Identifying high-need patients with multimorbidity from their illness perceptions and personal resources to manage their health and care: A longitudinal study

Mieke Rijken*, José Maria Valderas, Marianne Heins, Francois Schellevis, Joke Korevaar

*Corresponding author for this work

Research output: Contribution to journalArticleAcademicpeer-review

Abstract

Background: A proactive person-centred care process is advocated for people with multimorbidity. To that aim, general practitioners may benefit from support in the identification of high-need patients, i.e. patients who are high or suboptimal users of health services and/or have a poor quality of life. To develop such support, we examined whether knowledge about patients' illness perceptions and personal resources to manage their health and care is useful to identify high-need patients among multimorbid general practice populations. Methods: Survey data, collected in 2016 and 2017, of 601 patients with two or more chronic diseases (e.g. COPD, diabetes, Parkinson's disease) registered with 40 general practices in the Netherlands were analysed by logistic regression analysis to predict frequent contact with the general practice, contact with general practice out-of-office services, unplanned hospitalisations and poor health related quality of life. Patients' illness perceptions and personal resources (education, health literacy, mastery, mental health status, financial resources, social support) were included as predictors. Results: The four outcomes were only weakly associated among themselves (Phi.07-.19). Patients' illness perceptions and personal resources were of limited value to predict potentially suboptimal health service use, but they were important predictors of health related quality of life. Patients with a poor health related quality of life could be identified by their previously reported illness perceptions (attributing many symptoms to their chronic conditions (B = 1.479, P <.001), a high level of concern (B = 0.844, P =.002) and little perceived control over their illness (B = -0.728, P =.006)) combined with an experienced lack of social support (B = -0.527, P =.042) and a poor mental health status (B = -0.966, P =.001) (sensitivity 80.7%; specificity 68.1%). Conclusions: Multimorbid patients who frequently contact the general practice, use general practice out-of-office services, have unplanned hospitalisations or a poor health related quality of life are largely distinct high-need subgroups. Multimorbid patients at risk of developing a poor quality of life can be identified from specific illness beliefs, a poor mental health status and unmet social needs.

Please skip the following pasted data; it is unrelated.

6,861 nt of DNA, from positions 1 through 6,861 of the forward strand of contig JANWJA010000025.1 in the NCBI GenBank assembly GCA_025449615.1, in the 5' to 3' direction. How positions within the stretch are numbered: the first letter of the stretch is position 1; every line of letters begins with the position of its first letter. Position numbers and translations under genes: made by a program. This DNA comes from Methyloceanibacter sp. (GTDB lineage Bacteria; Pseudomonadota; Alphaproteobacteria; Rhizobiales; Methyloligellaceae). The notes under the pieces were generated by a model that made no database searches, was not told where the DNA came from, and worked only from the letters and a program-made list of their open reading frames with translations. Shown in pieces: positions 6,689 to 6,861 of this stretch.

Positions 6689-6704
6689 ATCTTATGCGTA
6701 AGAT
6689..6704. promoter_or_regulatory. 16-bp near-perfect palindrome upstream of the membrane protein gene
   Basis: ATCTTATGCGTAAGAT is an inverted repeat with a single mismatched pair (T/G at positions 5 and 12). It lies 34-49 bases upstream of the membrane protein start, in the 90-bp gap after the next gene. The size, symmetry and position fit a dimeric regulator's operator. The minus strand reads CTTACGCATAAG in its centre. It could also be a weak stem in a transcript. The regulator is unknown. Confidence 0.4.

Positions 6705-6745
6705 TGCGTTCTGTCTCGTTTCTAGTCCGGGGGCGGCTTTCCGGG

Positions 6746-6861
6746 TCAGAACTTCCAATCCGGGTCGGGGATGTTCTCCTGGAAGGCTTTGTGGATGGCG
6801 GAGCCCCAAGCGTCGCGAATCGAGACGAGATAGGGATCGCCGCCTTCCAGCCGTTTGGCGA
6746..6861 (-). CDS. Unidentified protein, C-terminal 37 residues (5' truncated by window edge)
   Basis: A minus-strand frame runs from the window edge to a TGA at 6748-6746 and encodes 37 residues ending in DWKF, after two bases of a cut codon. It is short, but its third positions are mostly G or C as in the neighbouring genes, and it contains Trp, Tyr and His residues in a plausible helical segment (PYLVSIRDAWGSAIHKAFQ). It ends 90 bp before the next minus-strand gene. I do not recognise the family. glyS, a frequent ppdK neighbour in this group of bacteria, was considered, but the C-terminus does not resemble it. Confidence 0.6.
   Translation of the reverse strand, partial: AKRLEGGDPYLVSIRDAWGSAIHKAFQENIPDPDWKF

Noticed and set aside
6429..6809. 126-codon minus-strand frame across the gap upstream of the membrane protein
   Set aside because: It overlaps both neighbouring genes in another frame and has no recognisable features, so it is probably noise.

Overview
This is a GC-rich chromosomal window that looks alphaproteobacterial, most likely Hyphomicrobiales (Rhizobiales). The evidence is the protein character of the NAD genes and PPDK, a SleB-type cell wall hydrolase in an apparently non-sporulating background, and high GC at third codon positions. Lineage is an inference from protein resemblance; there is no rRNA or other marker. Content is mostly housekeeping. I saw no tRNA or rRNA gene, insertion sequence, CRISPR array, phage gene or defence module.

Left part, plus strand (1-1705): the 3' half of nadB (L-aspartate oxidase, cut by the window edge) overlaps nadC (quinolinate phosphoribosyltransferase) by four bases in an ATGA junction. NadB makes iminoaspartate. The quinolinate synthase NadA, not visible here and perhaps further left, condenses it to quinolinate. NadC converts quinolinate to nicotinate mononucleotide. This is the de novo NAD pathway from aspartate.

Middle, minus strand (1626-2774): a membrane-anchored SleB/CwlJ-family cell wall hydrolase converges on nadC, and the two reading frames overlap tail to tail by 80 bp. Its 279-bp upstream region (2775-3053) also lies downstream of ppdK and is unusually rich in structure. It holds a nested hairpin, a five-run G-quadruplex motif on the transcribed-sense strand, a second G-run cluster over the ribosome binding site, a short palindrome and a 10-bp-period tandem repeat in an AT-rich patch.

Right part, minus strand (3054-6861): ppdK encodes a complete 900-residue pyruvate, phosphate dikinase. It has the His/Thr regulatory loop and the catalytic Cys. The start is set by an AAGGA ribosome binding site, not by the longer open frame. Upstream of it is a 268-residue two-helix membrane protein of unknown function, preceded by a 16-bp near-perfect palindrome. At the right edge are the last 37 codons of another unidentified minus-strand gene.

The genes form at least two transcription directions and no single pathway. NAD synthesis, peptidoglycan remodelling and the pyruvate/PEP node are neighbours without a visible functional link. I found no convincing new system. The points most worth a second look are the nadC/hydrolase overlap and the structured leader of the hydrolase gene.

Original languageEnglish
Article number75
JournalBMC Family Practice
Volume21
Issue number1
DOIs
Publication statusPublished - 29 Apr 2020

Cite this